In a book written by Oscar Wilde's father, Sir
William Wilde, in 1867 on Lough Corrib he sums up his homeland
as a unique and special location.
"The Annals of Cong, which if all collected, would
almost form a history of Ireland, might commence with the
Battle of Moytura, stated by the bards to have been fought
in the year of the world 3303. Cong, in Irish Cùnga
and also Cùnga-Feìchìn in remembrance
of its patron saint, is an island."
There is water everywhere, gliding in by the
broad river, gushing from the surrounding rock and appearing
and disappearing wherever its wayward nature wills. The village,
approached by four bridges, occupies a small hill and consisted
in 1861 of 88 houses and 469 inhabitants. About two miles
east of Cong, overlooking one of the most scenic sections
of Lough Corrib stands Moytura House, the one time residence
of Sir William and Lady Wilde. Together, the Wilde's were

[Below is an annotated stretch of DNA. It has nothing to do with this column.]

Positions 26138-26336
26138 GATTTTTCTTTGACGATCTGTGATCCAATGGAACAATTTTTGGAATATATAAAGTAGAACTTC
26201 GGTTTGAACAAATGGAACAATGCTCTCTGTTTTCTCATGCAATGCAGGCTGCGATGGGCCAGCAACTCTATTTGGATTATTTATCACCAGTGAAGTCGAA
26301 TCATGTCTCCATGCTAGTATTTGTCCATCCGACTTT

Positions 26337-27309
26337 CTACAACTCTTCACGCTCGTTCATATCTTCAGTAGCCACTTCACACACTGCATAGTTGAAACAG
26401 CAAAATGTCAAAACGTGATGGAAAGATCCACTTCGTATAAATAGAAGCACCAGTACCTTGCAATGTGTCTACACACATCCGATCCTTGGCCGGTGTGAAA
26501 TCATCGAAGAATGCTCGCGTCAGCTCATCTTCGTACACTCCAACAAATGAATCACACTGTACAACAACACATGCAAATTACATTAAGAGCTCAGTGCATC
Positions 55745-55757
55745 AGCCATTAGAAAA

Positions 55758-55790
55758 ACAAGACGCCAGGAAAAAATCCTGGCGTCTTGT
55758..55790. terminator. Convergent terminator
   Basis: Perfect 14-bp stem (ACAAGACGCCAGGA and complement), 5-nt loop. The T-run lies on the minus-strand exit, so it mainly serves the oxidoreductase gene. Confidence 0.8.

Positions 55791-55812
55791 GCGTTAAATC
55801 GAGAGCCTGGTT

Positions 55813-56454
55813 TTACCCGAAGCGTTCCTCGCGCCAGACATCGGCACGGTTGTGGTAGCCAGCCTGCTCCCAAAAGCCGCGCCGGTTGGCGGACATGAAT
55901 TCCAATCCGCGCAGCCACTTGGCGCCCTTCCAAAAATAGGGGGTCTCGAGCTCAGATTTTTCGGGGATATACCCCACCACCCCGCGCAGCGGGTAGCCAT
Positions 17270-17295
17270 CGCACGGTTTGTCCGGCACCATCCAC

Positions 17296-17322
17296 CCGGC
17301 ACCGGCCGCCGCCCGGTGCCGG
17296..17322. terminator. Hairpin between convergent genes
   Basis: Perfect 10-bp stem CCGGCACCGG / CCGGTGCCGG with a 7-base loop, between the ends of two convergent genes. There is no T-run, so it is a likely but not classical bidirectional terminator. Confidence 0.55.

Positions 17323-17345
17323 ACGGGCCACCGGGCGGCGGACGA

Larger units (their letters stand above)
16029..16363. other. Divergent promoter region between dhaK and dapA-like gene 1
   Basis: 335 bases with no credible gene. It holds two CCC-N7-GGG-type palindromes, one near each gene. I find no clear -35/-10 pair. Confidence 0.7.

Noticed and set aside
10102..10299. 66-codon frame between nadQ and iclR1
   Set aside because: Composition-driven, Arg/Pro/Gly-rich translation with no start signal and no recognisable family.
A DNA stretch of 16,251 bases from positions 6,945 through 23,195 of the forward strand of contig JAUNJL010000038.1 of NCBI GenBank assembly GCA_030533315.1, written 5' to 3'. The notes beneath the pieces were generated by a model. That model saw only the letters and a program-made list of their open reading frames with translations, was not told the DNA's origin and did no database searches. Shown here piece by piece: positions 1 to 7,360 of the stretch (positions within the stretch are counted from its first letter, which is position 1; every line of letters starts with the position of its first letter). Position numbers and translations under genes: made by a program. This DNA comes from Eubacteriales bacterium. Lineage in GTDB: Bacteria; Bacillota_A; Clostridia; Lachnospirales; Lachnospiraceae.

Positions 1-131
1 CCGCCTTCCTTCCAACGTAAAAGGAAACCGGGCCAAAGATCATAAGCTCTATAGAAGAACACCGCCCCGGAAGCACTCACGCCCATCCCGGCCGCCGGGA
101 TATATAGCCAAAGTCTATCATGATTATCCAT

two brilliant and individualistic people. Sir William was
a distinguished eye and ear specialist who became Surgeon-Oculist
to Queen Victoria before he reached the age of forty years.
He was also a renowned archaeologist and it was during his
time at Moytura House that Wilde put pen to paper and wrote
"Wilde's Loch Corrib". Today the book is considered
to one of the best books to be ever written on the topography
Lady Wilde was a supporter of the Young Ireland Movement and
subsequently wrote for "The Nation", the paper produced
by the organisation. It was in Dublin that their illustrious
son, Oscar Wilde, was born. However the young aspiring playwright
and poet spent much of his initial years at Moytura House.
Long after the family upped and departed the region, Oscar
ritually returned to visit his native home in the west of
Ireland. It was in the midst of one such visit that Oscar
Wilde wrote to a friend, "I am sure you will like this
wild mountainous country, close to the Atlantic and teeming
with sport of all kinds. It is every way magnificent and makes
me years younger than actual history records".